serves 4

a camembert
raisins, golden sultanas…
dried apricots
and any other dried fruits or nuts: think dates, figs, walnuts!

Entremet mousseux au Manslois et fraises au vinaigre balsamique
[Manslois mousse with balsamic vinegar strawberries]

Manslois is a strange little cheese. It's cow's milk fresh cheese from Charentes, where it's used to make a delicious cheese tart called 'tourteau au fromage frais'. I could have taken the easy way and make this tart but i reckon it would have been a bit too heavy after that 100% cheese lunch, so i went for the cold mousse.
I think you might have troubles getting Manslois cheese. Anyway, you can replace it by any fresh cheese -- goat cheese would be a good option.

The weird Manslois cheese!

The mousse is served with balsamic vinegar strawberries. So refreshing!

Entremet mousseux au Manslois et fraises au vinaigre balsamique
serves 4

3 sheets of gelatine
250g Manslois cheese
250g fromage blanc (thick yogurt)
100g sugar
seeds from 2 vanilla pods
50ml milk

500g strawberries
50g sugar
1 tbsp balsamic vinegar

Soak the gelatine leaves in cold water for 5 minutes.
Beat the cheese with the fromage blanc. Add the sugar and vanilla seeds and mix well.
Bring the milk to the boil. Squeeze the gelatine leaves to get rid of any excess water and mix into the milk until dissolved. Add to the cheese mixture and mix well for 1 minute.
Fill four small ramequins with the mixture and refrigerate overnight.

For the balsamic vinegar strawberries
Rinse the strawberries and cut them into small pieces. Put into a large bowl and add the sugar and balsamic vinegar. Mix well and set aside for 2 hours.

Before the lunch
Unmould the mousses into small plates and arrange the strawberries on top. Serve.

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9 sweets:
Blogger Unknown said something sweet:

J'adore le fromage moi aussi. Et les repas fromages...que du bonheur !
tes recettes sont super et les photos magnifiques, bravo !

02 June, 2006 14:13 

Anonymous Anonymous said something sweet:

I agree. I think the meaning of life is cheese! Actually I wonder if you can help me. Years ago I was staying in Sarlat and we had a soft cheese called something like nid d'oiseau and I've never seen it anywhere since.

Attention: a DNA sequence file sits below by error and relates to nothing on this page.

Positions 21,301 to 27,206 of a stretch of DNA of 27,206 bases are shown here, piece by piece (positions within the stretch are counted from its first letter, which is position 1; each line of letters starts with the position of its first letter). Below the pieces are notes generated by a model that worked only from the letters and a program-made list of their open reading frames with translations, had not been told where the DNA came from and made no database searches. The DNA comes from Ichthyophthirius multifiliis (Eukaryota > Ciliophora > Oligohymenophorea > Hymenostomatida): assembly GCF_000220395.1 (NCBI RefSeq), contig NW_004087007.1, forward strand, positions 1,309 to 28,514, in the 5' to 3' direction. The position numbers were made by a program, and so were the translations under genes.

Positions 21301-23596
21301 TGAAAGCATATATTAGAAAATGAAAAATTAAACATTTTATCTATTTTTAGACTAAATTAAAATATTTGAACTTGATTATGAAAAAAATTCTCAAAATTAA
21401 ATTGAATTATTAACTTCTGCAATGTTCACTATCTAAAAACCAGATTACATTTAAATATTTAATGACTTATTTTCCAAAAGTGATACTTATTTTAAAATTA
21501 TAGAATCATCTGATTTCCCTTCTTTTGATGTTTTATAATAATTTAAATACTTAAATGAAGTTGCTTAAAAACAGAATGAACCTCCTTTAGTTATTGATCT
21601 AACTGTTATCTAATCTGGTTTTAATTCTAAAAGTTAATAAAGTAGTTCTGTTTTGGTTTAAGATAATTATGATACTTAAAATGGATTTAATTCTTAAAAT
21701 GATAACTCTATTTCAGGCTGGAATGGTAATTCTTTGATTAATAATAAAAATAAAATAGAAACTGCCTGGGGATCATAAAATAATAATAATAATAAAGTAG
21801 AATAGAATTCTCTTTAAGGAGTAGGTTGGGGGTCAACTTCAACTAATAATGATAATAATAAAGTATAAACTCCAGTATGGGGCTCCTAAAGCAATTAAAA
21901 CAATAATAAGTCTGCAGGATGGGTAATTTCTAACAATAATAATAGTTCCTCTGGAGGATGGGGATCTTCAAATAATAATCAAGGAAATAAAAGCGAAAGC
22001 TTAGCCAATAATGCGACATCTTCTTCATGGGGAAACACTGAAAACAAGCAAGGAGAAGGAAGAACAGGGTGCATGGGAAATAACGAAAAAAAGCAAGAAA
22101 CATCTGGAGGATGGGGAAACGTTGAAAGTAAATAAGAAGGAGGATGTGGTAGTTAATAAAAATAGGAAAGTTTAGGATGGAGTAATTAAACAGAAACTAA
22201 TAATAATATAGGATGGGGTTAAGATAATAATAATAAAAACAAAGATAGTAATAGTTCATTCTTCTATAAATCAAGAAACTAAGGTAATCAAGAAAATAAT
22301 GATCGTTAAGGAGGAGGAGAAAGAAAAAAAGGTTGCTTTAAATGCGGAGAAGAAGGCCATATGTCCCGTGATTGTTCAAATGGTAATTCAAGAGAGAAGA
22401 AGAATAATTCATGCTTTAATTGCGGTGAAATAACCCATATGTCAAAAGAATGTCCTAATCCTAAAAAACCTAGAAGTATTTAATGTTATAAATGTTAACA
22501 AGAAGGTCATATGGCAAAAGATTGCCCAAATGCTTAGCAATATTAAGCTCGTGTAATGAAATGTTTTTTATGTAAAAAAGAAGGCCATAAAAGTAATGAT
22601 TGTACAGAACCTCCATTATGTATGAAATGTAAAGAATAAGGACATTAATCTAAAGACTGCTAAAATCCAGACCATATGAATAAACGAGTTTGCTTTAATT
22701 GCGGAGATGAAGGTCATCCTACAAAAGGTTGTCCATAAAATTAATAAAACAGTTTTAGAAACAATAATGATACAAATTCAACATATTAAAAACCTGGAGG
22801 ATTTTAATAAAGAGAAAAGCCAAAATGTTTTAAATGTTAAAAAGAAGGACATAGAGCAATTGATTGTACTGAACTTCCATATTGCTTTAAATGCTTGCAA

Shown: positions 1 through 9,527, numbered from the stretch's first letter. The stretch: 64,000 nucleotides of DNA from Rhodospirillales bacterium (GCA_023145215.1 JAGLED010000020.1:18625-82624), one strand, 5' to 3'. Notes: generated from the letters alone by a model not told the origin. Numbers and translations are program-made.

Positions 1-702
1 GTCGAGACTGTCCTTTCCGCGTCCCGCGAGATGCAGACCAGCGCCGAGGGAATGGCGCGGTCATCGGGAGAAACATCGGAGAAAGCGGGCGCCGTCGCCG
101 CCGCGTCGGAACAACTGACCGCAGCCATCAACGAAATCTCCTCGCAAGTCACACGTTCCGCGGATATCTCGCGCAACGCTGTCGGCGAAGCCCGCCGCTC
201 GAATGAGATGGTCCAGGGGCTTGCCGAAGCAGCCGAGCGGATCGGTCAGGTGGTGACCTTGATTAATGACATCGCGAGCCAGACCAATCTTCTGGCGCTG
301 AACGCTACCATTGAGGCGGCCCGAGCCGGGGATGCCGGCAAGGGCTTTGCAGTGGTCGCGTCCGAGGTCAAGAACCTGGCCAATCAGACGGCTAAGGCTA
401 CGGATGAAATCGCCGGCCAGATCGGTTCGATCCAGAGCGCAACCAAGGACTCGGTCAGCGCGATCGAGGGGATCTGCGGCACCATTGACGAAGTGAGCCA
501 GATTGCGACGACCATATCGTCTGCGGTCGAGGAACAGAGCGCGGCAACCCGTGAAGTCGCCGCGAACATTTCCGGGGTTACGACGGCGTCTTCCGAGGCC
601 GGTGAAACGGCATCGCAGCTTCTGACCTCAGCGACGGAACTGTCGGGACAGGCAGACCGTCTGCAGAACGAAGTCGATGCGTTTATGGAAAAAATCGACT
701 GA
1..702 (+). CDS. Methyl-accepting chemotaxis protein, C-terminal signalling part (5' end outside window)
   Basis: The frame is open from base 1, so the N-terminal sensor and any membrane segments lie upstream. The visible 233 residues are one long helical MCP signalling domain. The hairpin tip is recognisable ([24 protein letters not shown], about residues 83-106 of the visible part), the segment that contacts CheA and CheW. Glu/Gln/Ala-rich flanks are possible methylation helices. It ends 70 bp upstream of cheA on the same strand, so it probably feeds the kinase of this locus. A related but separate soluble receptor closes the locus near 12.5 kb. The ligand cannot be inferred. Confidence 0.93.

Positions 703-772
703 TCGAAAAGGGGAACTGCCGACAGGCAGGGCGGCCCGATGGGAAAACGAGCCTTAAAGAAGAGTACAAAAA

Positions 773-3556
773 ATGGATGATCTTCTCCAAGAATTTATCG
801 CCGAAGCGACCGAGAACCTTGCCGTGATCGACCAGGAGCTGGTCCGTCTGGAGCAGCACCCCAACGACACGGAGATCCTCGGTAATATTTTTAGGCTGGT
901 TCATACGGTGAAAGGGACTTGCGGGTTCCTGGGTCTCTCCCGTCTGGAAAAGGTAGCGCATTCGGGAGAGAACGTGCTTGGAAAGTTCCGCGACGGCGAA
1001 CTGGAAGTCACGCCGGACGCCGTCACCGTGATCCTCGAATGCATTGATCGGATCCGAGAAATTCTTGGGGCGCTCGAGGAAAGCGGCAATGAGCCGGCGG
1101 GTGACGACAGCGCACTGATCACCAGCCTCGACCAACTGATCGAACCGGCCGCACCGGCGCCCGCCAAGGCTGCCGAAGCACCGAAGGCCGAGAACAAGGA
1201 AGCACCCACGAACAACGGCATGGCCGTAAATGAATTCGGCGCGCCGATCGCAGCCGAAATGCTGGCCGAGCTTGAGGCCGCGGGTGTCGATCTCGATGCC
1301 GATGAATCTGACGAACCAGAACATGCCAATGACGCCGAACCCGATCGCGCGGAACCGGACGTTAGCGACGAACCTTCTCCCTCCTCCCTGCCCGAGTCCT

BTW love your photos. They're beautiful!

02 June, 2006 16:02 

Blogger iamchanelle said something sweet:

what a beautiful meal, fanny! i loved the presentation of each course - especially the souffle - I am truly inspired to try my hand at one myself! so lovely!

02 June, 2006 17:02 

Blogger *fanny* said something sweet:

Merci Milie... En fait c'est la première fois que je fais un repas 100% fromage mais je suis assez contente du resultat car ce n'est pas ecoeurant du tout.

Hi Rachel, you're totally right when you say that life=cheese.
As for the "nid d'oiseau", i've never heard about it. Was it goat/sheep/cow cheese? I know Perigord is renown for its goat cheese called Cabecou; but i don't think that helps...

Hi Chanelle, thank you. The soufflé was delicious indeed!


03 June, 2006 13:31 

Blogger Pille said something sweet:

Gorgeous pictures and tempting recipes, Fanny! The goat baby picture is especially cute:)
It's a pity I didn't read this post before going to Paris - I would have wanted to try some of the cheeses you mention!

11 June, 2006 22:39 

Anonymous Anonymous said something sweet:

i like that pic of camembert. have seen it on Flickr. i always have a wedge of camembert of brie in the fridge. i love cheeses...particularly the soft kinds, even runny to be eaten with a spoon :)

14 June, 2006 16:33 

Anonymous Anonymous said something sweet:

ken tu di ke tes fotos sont moche; JE PROTESTE !


17 June, 2006 19:36 

Anonymous Anonymous said something sweet:

Hi Pille - thank you for the kind words.
So you went to Paris? You must have had a great time!

Hi Saudades - oh yes, i love runny brie eaten with a spoon and a sweet chili sauce.

Coucou ma cacahuète, merci beaucoup! C'est trop sweet. Et bientoy, c'est qui qui va tenir mes paneaux?


17 June, 2006 20:26 

Anonymous Anonymous said something sweet:

i think your mental " the meaning of life is cheese?" you should be taken away the men in the white jackets. 'there coming' dum dum duuuuum!!!
i mean i like cheese it is beautiful food in my opinion the meaning of life is death because thats what happens anyhow!!!

14 July, 2006 22:29